Want to give a presentation that has the magic of a TED Talk? It’s not as hard as you may think.
At least that is according to Carmine Gallo, author of the new book “Talk Like TED.” To write it, Gallo combed through 500 talks to find lessons that could help anyone who has to give a pitch or a presentation.
What makes a TED Talk pop? For Carmine, it’s a combination of making an emotional connection, delivering a novel experience, and making the talk memorable. When all three pieces are in harmony, you get the power that can launch movements, like Facebook COO
Sheryl Sandberg’s did for women at work.
Here are Gallo’s top three strategies for giving killer presentations.
1. To connect with people, tell them a story.
At the end of 2010, Sandberg was preparing for her TED presentation. “I was planning to give a speech chock full of facts and figures, and nothing personal,” she said in an interview. But before she went on stage, a friend stopped her, saying that she looked out of sorts.
Sandberg said that as she was leaving from home that day her daughter was tugging at her leg and telling her not to go. Her friend’s reply: Why don’t you tell that story? Sandberg was sceptical — why would she tell her story in front of people?
Because, as Sandberg soon realised, the best way to connect with people emotionally is through stories. She told one in hers, and it helped launch a movement for women’s empowerment in business.
“I find that the most successful TED presentations are 65% stories, 25% data,” as well as a short explanation of who you are and what you’ve done to establish your credibility, Gallo says. “It doesn’t have to be a personal story. You don’t have to talk about your kid like Sheryl Sandberg did, a story can be a case study,” like Malcolm Gladwell does so well.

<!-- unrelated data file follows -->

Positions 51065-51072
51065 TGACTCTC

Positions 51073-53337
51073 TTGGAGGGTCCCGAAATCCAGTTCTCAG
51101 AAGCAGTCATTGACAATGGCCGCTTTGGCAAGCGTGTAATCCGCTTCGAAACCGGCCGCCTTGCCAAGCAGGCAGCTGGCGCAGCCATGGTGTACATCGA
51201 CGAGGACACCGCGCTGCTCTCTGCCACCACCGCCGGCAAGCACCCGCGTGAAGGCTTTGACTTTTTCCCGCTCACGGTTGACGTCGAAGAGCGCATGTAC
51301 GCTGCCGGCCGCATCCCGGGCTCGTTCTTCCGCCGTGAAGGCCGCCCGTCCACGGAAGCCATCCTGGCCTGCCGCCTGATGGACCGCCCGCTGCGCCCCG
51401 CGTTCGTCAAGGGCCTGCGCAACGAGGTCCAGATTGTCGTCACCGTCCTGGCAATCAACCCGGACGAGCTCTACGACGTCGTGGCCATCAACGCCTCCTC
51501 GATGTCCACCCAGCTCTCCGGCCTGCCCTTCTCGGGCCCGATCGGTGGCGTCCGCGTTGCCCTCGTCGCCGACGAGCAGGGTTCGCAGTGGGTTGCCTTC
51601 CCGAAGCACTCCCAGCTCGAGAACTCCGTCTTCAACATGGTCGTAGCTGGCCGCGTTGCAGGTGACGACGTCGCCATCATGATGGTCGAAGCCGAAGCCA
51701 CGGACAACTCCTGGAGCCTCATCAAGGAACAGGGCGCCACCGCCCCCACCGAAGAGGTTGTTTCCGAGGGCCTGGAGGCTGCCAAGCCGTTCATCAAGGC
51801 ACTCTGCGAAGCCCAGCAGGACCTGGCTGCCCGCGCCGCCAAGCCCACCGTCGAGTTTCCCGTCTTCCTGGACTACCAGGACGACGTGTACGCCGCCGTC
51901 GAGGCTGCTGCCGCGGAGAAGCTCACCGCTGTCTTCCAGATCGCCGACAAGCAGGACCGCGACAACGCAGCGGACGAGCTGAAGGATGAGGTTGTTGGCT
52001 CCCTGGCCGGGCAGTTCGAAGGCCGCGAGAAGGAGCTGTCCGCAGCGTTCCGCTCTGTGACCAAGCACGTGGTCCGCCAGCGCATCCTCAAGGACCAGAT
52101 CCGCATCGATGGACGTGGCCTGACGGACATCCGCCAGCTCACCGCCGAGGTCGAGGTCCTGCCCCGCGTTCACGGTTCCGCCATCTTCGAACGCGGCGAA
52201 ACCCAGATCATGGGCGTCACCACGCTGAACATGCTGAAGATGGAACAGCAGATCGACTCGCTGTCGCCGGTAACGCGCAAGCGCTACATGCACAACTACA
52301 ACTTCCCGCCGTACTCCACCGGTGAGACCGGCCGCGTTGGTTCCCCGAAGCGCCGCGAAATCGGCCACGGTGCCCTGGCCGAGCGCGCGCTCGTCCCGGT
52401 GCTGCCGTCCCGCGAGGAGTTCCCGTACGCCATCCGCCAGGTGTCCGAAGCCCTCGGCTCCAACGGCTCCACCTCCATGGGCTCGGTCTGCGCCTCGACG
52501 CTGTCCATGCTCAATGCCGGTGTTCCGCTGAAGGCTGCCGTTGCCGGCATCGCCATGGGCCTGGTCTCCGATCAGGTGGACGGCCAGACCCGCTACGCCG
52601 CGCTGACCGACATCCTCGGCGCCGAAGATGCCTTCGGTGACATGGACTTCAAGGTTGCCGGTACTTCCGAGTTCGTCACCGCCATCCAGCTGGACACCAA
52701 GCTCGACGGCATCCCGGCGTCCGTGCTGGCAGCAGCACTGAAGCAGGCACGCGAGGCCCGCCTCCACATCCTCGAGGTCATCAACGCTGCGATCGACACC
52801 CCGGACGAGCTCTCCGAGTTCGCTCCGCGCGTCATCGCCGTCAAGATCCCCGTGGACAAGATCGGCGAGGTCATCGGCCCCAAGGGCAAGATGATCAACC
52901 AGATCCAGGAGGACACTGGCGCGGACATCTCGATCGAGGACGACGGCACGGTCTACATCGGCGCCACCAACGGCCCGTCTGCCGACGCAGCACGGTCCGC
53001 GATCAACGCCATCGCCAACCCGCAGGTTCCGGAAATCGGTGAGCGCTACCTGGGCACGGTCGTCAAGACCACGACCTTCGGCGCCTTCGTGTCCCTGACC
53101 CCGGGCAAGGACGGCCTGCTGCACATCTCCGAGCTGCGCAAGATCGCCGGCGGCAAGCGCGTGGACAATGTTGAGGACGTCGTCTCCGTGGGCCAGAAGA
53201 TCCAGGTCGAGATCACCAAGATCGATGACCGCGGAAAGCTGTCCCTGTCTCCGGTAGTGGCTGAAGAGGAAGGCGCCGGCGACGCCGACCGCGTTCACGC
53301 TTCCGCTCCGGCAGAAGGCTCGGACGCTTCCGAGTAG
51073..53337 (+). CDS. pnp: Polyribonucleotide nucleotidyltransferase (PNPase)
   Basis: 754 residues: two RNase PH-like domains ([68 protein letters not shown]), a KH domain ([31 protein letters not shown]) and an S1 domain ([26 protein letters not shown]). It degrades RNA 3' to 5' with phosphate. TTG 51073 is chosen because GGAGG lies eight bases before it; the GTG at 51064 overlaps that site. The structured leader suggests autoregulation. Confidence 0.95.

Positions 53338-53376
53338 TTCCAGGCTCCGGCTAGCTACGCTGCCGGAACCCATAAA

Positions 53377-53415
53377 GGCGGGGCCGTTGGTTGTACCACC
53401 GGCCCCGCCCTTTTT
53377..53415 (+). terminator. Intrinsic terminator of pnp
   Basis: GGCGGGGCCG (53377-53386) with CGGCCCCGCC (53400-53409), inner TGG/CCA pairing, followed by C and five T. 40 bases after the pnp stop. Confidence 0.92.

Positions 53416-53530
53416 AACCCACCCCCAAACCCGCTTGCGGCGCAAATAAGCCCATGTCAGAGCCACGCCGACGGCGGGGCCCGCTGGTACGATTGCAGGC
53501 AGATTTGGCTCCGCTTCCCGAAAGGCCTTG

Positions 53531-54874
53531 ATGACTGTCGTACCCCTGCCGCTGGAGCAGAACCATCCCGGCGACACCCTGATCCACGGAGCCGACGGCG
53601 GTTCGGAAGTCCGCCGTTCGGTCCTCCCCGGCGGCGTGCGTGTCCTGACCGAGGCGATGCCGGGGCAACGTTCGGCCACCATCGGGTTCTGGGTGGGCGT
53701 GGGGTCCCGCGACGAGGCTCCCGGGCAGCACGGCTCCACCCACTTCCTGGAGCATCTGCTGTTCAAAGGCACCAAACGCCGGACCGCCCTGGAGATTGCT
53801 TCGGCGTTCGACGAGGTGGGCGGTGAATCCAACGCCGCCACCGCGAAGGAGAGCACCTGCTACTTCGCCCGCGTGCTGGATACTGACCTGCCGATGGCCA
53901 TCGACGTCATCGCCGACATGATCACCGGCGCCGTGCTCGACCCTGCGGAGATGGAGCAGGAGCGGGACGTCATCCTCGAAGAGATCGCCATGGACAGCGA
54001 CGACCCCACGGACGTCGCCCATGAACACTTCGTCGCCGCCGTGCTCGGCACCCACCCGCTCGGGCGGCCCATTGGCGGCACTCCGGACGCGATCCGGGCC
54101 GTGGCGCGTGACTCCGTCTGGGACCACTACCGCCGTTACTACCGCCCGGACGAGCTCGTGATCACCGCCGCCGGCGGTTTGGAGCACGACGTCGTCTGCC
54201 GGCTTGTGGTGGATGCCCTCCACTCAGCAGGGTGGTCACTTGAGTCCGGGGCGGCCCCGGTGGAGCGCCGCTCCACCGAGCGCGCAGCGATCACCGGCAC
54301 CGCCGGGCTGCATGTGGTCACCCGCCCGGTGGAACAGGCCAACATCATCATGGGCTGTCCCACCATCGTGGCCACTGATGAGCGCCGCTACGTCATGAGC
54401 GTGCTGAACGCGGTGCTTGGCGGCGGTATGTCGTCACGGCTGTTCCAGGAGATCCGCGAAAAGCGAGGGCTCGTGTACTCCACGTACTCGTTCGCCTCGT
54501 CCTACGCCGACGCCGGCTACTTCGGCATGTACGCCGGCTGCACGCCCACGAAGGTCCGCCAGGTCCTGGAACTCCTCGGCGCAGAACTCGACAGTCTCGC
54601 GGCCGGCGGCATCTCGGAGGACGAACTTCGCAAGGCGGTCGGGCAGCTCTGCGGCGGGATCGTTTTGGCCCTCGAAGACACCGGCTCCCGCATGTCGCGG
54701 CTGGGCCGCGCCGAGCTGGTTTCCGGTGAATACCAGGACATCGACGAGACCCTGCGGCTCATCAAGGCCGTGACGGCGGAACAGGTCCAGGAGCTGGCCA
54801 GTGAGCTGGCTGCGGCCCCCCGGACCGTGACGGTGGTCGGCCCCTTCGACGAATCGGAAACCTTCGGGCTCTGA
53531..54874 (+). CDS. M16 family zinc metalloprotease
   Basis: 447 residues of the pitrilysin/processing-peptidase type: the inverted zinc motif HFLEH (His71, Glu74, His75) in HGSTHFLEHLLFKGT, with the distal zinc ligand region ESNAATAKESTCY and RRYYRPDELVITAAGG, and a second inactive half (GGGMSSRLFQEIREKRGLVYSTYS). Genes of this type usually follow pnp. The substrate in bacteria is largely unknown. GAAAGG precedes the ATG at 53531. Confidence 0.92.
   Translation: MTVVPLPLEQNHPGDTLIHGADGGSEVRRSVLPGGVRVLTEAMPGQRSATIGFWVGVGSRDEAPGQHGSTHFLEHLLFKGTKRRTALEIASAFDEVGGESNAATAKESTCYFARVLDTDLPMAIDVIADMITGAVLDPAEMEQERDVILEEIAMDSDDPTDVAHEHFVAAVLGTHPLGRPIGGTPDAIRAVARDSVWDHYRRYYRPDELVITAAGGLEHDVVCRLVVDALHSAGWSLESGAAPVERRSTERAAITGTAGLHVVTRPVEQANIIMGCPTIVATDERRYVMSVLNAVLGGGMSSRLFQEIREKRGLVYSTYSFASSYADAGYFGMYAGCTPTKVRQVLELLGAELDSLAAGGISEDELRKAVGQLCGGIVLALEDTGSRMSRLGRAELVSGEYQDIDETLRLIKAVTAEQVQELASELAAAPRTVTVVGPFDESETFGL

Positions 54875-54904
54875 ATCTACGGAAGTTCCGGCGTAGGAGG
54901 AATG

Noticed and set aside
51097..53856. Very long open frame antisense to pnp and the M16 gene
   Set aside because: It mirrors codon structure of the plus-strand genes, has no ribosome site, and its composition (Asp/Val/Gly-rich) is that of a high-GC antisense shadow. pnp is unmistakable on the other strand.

2. To make a presentation novel, create “emotionally charged events.”
Back in 2009, Bill Gates released mosquitoes from a jar when he was on the TED stage.
Gates wanted to talk about malaria, and these bloodsuckers provided a lesson in how the disease spreads.
As Gallo explains, this was what researchers call an “emotionally charged event,” an incident where you experience shock, surprise, or fear.
That emotionally charged event triggers a release of the brain hormone dopamine, which cements the experience in your memory. It’s the reason you remember intensely happy or intensely scary moments so well.
The audience was expecting a standard PowerPoint. They got mosquitoes.
“In every pitch, every presentation, you have to figure out a way to package the information in a way that stands out, that’s new, novel, unexpected,” Gallo says.
3. To make a presentation memorable, use the rule of threes.
“We can remember three or four chunks of information in our short-term memory,” Gallo says, “so I always advise people when they’re pitching a new product or talking to a reporter, give them three reasons, three new features that are interesting in the product, three reasons to invest in you.”
Grounded in cognitive psychology, the rule of three pervades art and literature, from The Three Little Pigs story to the Lord of the Rings trilogy, as well as rhetoric, like that declaration about life, liberty, and the pursuit of happiness. You can see the same pattern in Ted Talks. Sandberg, for instance, gave three ways women can lean in to their organisations.
Now at nearly 15 million views, Harvard neuroanatomist Jill Bolte Taylor gave a talk on her experience of suffering and recovering from a stroke, called My Stroke of Insight. It’s broken into three parts: what she was doing as a brain researcher before the stroke, the day of the stroke, and the spiritual journey she took as a result of the stroke.
The last part was a late addition. Before the talk, “a friend pulls her aside and says, ‘You went on this big spiritual journey, you really went and found yourself — why don’t you express that?'” Gallo recalls. Bolte Taylor thought of herself as a scientist, so she couldn’t get that vulnerable. But it was that emotionally resonant last third that helped her presentation go viral, Gallo says, catch Oprah Winfrey’s attention, and change the course of her career.
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